Tell us about yourself
I am the youngest of three daughters raised in western Pennsylvania in a home that valued the Bible, family, country, and education. My mother faithfully read and studied her Bible, and I distinctly remember her challenging me in high school to read the Bible cover to cover. Over time, intellectual curiosity transformed into personally knowing God and his grace. I have poured over Scripture throughout my life, trying to grow, learn, and live in obedience. I have been blessed with an amazing career as an OB GYN, a faithful husband, and two wonderful daughters. I am a proud cancer survivor, but now live with several complications from my disease that made my former hobbies and activities impossible. Museum of the Bible entered my life when I was looking for a new and exciting challenge in my retired, post-cancer years. At the museum I was able to find meaning and help others. The people I have met, the things I have learned, and the museum community have stimulated my mind and heart.
How did you get connected to Museum of the Bible?
I was first introduced to Museum of the Bible at the President’s Gathering event in November of 2016. Perhaps you became acquainted with the museum through an event as well! At the President’s Gathering, the central message was that the museum would display the Bible with excellence—exceptional artifacts would be displayed, world-renowned scholars and curators would be integral to the permanent and temporary exhibits and events, the exhibits would not just be factual but also beautiful, and the display of the ancient text would be juxtaposed by state-of-the-art technology and modern interactives to make it a fun place for all generations to learn. All the presenters stressed that the museum should evoke awe in the visitors and stir in their hearts a desire to learn more about and engage more with the Bible. The museum would be a place unlike any other, where people of all backgrounds could come to trust the Word of God and apply it to their lives—I could not wait to be involved! Within a few months of the event you could find me cleaning equipment for the Hard Hat Tours and hungry to find more ways to help. Since this first volunteer opportunity, I have helped with guest services, trained to become a docent, regularly led tours, and recently mentored new docent trainees. Throughout the challenging season of this pandemic, I have continued to find new and unique ways to support the museum from afar.
What is your favorite part about being a docent?
There are so many aspects I love about the museum and being a docent. The most exciting is to witness or experience someone engage with the Bible in wonder. Learning about the artifacts is fascinating but seeing what text God has preserved through the centuries is one such experience. Did you know the oldest biblical text to date is the priestly blessing (Numbers 6:24–26)?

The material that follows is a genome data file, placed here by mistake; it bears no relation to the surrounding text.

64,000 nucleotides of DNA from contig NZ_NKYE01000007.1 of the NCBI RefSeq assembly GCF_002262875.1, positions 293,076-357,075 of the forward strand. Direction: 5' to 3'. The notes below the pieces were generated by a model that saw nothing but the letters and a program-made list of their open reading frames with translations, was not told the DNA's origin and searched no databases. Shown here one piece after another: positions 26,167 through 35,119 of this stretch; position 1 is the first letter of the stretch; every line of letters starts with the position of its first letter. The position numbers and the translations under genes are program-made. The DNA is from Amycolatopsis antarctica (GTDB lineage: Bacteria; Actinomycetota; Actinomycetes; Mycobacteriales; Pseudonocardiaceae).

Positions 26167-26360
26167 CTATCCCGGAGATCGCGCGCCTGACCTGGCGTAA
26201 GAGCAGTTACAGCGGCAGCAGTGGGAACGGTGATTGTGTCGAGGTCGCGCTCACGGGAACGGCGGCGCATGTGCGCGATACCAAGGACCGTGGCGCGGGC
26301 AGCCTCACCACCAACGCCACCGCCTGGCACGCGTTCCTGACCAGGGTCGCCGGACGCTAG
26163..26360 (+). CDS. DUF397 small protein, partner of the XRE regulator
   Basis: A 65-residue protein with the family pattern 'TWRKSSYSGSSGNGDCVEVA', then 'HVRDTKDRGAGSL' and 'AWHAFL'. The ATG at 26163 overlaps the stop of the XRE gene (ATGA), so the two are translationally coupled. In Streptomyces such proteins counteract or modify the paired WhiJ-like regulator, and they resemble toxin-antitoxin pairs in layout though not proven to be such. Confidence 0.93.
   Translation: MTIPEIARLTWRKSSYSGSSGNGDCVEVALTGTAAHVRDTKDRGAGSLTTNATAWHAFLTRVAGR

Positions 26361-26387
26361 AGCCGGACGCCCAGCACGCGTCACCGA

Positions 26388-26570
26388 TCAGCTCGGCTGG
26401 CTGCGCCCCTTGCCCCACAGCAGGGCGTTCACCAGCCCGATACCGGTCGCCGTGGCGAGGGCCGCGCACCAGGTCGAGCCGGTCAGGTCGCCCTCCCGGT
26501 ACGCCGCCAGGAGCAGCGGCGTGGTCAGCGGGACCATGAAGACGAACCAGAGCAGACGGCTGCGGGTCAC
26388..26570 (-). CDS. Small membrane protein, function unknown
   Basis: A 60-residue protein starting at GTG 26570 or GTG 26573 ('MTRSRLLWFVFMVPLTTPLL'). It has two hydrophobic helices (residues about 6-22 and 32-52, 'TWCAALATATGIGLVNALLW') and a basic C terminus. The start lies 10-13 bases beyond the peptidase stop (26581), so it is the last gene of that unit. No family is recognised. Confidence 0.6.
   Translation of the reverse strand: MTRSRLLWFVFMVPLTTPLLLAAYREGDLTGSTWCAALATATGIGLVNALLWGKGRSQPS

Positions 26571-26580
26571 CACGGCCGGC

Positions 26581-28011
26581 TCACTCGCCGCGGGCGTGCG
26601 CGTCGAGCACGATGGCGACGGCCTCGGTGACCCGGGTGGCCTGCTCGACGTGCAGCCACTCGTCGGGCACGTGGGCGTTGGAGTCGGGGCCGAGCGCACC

The Lord bless you and keep you:
The Lord make his face shine on you and be gracious to you:
The Lord turn his face toward you and give you peace.
Facts about this artifact from the late First Temple Period are displayed on the History Floor, showing these words from God, amazingly preserved from around 600 BC; so many guests are moved by this.
When touring the Dead Sea Scrolls exhibit, guests are amazed to learn the most intact scroll discovered is the Great Isaiah Scroll. It is the oldest almost-complete manuscript of Isaiah. Isaiah had difficult prophecies for Israel, was read by Jesus as his ministry began (Luke 4), has hopeful messianic prophecies, and is one of the three most quoted Old Testament books in the New Testament, amazing.
Preserved New Testament texts similarly awe guests. The P39 NT fragment is the oldest text from John 8, where Jesus declares his testimony is valid because he comes from the Father. The Wyman Fragment is the oldest copy of text from Romans chapters 4 and 5. God demonstrated his own love for us in this: while we were still sinners, Christ died for us. Codex Climaci Rescriptus is in a dialect of Aramaic that is very close to the Aramaic Jesus would have spoken and preserves the oldest text in that language of the Last Supper from the Gospel of Matthew. I see God’s hand in preserving these passages in these ancient artifacts, and it is a wonder to myself and guests.
All the artifacts and displays are wonderful, and you meet a wide range of people with diverse backgrounds and beliefs. It could be very easy to have antagonistic, controversial encounters yet there is a spirit of congenial cooperation. The collaborative effort is inspiring, but the best part is serving the guests, particularly trying to match guests’ interests with an artifact, display, or experience. Sometimes, even hearing the guest exclaim “Wow!” Here are a few stories from tours.